The influence of autumn/spring N-application date and level on grass dry matter (DM) production in spring and on N uptake, recovery and efficiency were examined over 3 years (1998, 1999 and 2000, identified as Year 1, 2 and 3, respectively). Seven N-application dates were investigated in years 2 and 3 while four application dates were investigated in Year 1. The application dates were 21 October (T1), 11 November (T2), 2 December (T3), 23 December (T4), 12 January (T5), 3 February (T6) and 23 February (T7). Three N-application rates (kg N/ha) were used: 30 (N30), 60 (N60) and 90 (N90) plus a zero-N control (N0). Herbage DM yields were determined on: 18 March (H1) and 8 April (H2). Two herbage masses (HM) (40 mm above ground level) at initial Napplication date were investigated: a high HM (HHM) of 500 kg DM/ha and a low HM (LHM) of 100 kg DM/ha. The HM at initial N-application date in Year 1 was HHM, in Year 2 LHM and in Year 3 both HHM and LHM. There was a significant effect of Year (P<0.001), HM (P<0.001), N-application date (P<0.001) and N level (P<0.001) on DM production at both H1 and H2. At H1 there was a significant interaction between N-application date and level for DM production. N-application date had a significant (P<0.001) effect on N recovery at both H1 and H2. The highest N recovery rate at the two harvest dates was at T5, while the lowest was at T1 and T2. At H1 and H2 there was a significant effect (P<0.001) of application date on response to applied N. The responses were 7.5, 8.0, 8.3, 12.0, 15.7, 7.3 and 5.6 (kg DM/kg N) (s.e. 1.88) for T1 to T7,respectively, at H1, while the corresponding values at H2 were 10.3, 8.7, 6.1, 15.2, 17.6,11.4 and 15.1 (s.e. 1.88). At H2 the response to applied N was 15.6, 11.5 and 9.1 (kg DM/kg N) for N30, N60 and N90, respectively (P<0.05). Regression analysis indicated that highest DM production was achieved with T5 for both H1 and H2 harvest dates, while the lowest responses were associated with T1, T2 and T3 application dates.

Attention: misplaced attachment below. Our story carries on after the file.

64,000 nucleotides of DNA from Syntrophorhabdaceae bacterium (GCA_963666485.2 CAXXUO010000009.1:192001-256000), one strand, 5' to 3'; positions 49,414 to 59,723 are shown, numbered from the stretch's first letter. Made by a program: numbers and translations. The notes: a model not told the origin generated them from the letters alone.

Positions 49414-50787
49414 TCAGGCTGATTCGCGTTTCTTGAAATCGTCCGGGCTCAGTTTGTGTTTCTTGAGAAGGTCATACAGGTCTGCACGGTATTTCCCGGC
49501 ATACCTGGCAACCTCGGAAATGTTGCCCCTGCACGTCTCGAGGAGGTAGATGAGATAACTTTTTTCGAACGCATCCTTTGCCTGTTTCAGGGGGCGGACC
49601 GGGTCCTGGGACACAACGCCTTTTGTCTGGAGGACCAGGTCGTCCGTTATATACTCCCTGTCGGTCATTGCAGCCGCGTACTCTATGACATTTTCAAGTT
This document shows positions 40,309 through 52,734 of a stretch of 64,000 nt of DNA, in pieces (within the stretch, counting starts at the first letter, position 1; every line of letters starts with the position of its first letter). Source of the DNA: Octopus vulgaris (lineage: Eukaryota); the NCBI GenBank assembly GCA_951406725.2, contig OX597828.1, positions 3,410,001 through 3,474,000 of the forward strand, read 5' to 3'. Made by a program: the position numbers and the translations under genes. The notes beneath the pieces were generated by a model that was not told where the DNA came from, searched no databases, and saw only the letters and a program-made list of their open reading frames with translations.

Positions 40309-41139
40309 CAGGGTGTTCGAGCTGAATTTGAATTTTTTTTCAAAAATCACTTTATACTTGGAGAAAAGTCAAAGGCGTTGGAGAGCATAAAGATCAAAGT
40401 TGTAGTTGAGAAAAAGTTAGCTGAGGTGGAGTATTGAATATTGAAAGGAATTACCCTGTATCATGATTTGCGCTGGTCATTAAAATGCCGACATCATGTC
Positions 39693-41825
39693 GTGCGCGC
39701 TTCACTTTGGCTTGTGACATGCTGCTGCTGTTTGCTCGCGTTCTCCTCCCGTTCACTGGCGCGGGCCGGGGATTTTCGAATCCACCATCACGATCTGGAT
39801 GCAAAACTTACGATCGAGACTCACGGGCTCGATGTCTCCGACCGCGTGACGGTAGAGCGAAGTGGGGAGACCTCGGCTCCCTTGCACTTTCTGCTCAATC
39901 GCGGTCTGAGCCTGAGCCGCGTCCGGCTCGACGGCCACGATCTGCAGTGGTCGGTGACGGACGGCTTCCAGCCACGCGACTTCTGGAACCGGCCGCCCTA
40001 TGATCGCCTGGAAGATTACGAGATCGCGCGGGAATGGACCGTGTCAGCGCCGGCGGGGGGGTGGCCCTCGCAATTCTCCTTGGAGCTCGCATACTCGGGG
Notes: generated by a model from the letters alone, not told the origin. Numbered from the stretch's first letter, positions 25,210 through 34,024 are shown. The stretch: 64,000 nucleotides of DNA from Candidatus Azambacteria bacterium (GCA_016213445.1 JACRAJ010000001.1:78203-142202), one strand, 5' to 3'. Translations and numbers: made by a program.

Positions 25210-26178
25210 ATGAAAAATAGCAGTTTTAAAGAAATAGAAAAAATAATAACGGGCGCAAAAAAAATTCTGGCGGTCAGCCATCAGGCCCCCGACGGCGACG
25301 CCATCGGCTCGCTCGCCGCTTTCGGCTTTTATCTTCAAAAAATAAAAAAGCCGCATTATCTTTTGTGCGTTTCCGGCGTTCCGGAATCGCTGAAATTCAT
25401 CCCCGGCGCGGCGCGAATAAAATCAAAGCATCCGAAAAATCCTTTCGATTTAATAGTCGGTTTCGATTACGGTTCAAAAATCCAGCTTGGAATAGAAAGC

• Cow serum and colostrum immunoglobulin (IgG1) concentration of five suckler cow breed types and subsequent immune status of their calves